And actually, I have a few success stories in that regard. One guy — this was while I was working at the writing center at YVCC — worked with me on his paper in which he was arguing against allowing same-sex parents to adopt children. I worked with him probably three times. And by the third session, he told me he’d given up on that argument because he’d realized he couldn’t make a good argument out of it. He realized that without evidence that same-sex parents harm their adopted children in anyway, there was no evidence to support a ban on same-sex adoption. He realized that a biblical argument against same-sex parenting would have no sway to an academic audience [unless of course the audience was, say, a seminary f aculty who also shared his assumptions about the value of the biblical revelation and his exegesis and hermeneutics].
But I never told him I was gay. One, I didn’t want to. Just didn’t want to. And two, I think I also wanted to not lose my “credibility” as a writing tutor, didn’t want to lose the objectivity he probably perceived in me — which allowed him to listen to my advice and, fortunately, finally, end up realizing his argument was unworkable. I don’t know what would’ve happened had I “come out” to him. He was an okay guy. He’d known me a while. He might’ve said, “oh, really?” And then not said much more about it. But he might also have found himself wanting to talk to me directly about the issue (maybe to try to convince me, person to person) and have lost some focus on his paper and his argument. And he might have decided that my advice about the quality of his evidence, attention to audience, etc was now less valid. I don’t know.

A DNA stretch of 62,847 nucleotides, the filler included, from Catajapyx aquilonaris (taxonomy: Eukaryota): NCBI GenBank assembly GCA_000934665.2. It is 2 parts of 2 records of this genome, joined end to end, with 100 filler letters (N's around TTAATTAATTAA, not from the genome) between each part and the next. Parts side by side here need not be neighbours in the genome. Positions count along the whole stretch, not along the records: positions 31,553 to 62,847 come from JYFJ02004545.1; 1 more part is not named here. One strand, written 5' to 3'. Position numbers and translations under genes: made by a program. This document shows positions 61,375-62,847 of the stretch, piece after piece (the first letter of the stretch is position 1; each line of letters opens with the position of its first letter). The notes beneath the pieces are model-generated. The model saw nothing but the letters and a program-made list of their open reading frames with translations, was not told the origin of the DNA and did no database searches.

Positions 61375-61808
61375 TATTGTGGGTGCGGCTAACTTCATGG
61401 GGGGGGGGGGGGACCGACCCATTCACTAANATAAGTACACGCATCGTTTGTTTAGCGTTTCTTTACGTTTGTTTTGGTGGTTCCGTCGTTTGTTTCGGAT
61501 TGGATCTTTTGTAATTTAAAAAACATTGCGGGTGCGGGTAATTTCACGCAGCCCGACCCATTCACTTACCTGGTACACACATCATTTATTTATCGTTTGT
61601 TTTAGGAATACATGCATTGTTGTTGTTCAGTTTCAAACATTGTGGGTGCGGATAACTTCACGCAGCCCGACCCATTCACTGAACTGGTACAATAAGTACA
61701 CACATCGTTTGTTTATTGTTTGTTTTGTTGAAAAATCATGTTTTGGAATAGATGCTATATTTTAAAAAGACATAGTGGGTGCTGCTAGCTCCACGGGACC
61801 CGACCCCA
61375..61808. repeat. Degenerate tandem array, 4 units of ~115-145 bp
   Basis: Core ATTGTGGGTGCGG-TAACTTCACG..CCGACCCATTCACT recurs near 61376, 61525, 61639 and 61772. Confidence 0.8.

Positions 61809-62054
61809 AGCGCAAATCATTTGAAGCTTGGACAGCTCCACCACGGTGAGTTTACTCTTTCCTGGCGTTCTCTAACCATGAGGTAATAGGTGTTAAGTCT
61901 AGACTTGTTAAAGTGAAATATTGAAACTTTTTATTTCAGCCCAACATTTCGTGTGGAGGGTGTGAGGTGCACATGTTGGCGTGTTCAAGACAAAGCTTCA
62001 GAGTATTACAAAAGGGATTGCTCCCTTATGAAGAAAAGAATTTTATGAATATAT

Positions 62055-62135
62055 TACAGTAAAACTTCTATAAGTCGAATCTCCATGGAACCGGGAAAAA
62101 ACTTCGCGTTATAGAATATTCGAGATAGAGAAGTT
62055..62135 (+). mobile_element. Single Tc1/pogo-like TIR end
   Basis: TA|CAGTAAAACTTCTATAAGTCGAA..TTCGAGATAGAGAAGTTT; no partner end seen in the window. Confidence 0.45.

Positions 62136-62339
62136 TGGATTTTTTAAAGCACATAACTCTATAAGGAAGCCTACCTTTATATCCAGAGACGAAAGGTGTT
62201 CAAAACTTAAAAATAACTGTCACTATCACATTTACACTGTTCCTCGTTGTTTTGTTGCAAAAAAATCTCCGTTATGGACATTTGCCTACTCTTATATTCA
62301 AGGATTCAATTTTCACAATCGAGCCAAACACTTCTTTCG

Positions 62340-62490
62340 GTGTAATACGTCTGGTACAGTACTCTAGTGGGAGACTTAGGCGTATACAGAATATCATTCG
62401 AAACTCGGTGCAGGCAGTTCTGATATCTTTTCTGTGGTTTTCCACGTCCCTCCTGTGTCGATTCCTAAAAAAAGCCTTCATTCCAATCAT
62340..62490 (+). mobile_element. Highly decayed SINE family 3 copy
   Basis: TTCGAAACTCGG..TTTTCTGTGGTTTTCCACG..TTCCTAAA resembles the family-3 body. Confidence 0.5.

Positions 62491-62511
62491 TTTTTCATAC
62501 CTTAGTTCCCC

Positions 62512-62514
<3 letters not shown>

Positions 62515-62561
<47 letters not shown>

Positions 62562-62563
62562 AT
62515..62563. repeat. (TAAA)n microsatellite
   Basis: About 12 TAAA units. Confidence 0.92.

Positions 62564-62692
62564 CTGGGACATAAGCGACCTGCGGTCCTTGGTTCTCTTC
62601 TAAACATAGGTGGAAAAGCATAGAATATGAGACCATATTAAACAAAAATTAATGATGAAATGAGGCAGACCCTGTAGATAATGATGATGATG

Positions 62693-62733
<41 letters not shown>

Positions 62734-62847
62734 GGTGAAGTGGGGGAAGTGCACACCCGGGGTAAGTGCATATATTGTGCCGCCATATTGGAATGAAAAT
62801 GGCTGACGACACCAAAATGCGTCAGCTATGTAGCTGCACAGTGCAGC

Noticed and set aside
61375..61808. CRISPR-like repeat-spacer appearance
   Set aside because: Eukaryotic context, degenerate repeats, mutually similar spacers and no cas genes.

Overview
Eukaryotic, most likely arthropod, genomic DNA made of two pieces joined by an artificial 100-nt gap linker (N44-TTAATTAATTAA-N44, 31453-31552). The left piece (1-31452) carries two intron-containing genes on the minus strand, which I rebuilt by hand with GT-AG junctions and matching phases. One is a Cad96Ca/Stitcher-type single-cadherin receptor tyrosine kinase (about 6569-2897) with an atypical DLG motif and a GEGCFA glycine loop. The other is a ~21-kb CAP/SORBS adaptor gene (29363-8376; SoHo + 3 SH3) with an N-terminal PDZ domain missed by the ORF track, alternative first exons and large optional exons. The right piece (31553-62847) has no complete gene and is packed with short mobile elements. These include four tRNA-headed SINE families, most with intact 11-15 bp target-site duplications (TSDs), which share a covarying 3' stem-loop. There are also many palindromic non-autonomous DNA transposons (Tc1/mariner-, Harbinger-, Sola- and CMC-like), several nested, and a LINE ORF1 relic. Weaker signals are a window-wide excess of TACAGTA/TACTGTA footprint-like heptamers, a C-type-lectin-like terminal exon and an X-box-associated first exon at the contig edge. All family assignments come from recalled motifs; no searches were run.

But even if he had had these other reactions, our interaction would’ve still be good and needful. I mean, then, the conversation would’ve been between a gay woman and a man arguing that she (and others like her) should not adopt children. And so had I “come out” to him, our conversation would’ve been very embodied. And there’s probably nothing more needful to a person arguing against the rights of a whole class of people than to meet and talk directly with a few concrete individuals of that class of people.
So I don’t know. It’s impossible I think to make judgments about what should or should not happen in these situations — though it is very enlightening to think about differences in reactions having also a racial cause. As Dennis later realized, it’s a matter of each tutor finding that point, that “fulcrum,” on the scale, the point at which they feel uncomfortable, the point at which they decide they must respond to the student writer as a concrete individual, as a real live flesh and blood reader, leaving off the persona of “writing tutor.”
And now, whew! I didn’t realize it was after midnight! I’ve got a long day of conferences tomorrow (16 of them, actually), and so I really need to get to bed! Glad to got a little chance to reflect on all this, though, rough as the thoughts are.